A form of biologic or immunotherapy, the CAR T-cell method uses the body’s immune system to fight cancer cells, especially those present in the blood.4 Over the past year, the different types of cancers and conditions that this therapy can treat has only increased. 

The process is multi-step — screening and evaluation of patients, the collection of blood by leukapheresis, genetic engineering of T-cells with the CAR gene, multiplication, conditioning therapy, IV infusion, and finally, recovery of patients — and is often, time-consuming. Following the procedure, there could be re-admittances to monitor treatment response and address side effects, if any, but the well-reputed programs ensure patient safety throughout the period.4,6

Doctors and medical specialists have jumped onboard the CAR-T bandwagon in the recent months due to its staggering success with incurable cancers. As Stephan A. Grupp of the Children’s Hospital of Philadelphia mentioned, “If we can see it work in acute myeloid leukemia or even solid tumors, then my optimism about this being paradigm shifting is warranted.”5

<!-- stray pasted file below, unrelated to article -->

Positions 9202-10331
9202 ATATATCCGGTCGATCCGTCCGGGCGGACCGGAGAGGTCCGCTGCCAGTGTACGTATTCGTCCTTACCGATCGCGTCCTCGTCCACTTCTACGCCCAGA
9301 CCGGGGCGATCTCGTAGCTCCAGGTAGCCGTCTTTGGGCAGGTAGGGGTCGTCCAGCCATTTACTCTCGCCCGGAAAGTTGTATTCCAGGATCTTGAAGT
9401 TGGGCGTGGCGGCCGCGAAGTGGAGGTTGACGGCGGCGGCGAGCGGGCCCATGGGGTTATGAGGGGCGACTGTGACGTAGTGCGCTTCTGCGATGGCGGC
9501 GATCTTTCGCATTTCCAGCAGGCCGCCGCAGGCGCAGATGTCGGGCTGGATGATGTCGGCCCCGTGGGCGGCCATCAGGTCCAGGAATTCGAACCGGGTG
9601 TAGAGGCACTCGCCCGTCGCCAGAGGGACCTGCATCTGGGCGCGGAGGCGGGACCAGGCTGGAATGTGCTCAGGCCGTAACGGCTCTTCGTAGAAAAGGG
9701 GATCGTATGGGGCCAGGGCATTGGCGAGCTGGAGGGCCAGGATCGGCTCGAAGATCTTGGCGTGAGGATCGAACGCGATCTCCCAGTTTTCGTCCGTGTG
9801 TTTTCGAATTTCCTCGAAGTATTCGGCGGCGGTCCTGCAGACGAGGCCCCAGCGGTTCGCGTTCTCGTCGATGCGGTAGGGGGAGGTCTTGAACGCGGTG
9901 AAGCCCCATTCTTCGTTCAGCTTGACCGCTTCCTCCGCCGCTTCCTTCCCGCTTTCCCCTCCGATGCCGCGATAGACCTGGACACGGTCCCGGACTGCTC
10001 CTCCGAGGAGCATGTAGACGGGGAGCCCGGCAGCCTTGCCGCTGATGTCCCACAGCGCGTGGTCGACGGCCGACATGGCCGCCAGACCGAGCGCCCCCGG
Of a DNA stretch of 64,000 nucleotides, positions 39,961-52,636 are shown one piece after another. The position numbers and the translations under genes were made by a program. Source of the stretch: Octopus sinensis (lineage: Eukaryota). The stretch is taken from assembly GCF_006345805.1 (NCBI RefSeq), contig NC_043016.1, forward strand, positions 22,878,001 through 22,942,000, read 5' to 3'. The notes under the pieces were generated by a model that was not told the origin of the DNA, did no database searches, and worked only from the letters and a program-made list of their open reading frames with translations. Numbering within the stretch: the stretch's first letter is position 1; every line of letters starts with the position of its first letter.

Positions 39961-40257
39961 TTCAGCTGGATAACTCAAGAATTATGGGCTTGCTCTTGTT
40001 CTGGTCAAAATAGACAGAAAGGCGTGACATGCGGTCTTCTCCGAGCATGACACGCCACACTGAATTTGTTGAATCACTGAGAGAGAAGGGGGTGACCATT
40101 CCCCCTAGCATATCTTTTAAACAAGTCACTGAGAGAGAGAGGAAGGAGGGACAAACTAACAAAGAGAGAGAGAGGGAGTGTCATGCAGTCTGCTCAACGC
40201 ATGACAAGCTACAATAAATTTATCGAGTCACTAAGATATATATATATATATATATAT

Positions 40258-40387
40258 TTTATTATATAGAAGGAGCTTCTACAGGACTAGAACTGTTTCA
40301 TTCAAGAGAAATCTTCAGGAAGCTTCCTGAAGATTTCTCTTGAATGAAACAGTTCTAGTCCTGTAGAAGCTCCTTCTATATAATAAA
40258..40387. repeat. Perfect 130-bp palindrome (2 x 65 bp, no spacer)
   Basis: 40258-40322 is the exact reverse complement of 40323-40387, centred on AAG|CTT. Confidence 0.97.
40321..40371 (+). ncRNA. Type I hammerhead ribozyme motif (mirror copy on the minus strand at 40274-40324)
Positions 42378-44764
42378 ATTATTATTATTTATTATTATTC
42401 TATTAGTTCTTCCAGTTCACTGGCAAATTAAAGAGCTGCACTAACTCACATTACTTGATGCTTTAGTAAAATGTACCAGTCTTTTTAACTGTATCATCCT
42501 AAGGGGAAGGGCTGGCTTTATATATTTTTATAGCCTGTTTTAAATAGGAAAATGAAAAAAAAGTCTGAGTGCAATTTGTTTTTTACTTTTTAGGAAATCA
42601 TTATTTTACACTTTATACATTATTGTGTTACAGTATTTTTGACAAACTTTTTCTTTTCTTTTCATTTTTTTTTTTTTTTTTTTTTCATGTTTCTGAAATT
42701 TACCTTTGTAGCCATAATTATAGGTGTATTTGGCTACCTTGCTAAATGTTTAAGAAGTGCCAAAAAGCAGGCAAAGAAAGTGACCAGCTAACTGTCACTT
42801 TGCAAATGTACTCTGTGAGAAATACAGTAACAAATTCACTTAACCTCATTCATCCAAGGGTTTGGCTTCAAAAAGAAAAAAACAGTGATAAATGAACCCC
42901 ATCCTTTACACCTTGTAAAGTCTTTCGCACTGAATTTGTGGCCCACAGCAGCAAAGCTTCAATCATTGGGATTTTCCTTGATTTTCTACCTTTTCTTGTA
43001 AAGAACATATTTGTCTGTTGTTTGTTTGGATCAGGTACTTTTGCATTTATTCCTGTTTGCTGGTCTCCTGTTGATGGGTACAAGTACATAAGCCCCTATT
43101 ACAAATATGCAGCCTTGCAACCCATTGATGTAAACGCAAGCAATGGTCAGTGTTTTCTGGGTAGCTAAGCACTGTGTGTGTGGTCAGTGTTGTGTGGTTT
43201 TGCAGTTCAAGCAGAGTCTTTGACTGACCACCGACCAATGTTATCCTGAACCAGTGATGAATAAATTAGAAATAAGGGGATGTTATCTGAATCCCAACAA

On the other hand, to start and establish a practice with CAR T-cell therapy has been a grey area for the industry, that if left ambiguous, could in the long-run, disrupt access to eligible patients. 

Logistics of a CAR-T Program

  • Accreditations

As of May 2018, there are a few certified medical centers (e.g., Massachusetts General Hospital, Dana Farber Cancer Center) that are allowed to administer CAR-T to eligible patients, although not all institutions are approved for both Kymriah and Yescarta. Meanwhile, professional organizations like the Foundation for the Accreditation of Cell Therapy (FACT) are working to develop a set of guidelines to ensure defined standards, and thus, safe and effective delivery of the therapy.7 It is also interesting to note that the FDA has mandated Risk Evaluation & Mitigation Strategies (REMS) for providers, in approving CAR T-cell-based products, which essentially ensures appropriate toxicity management.8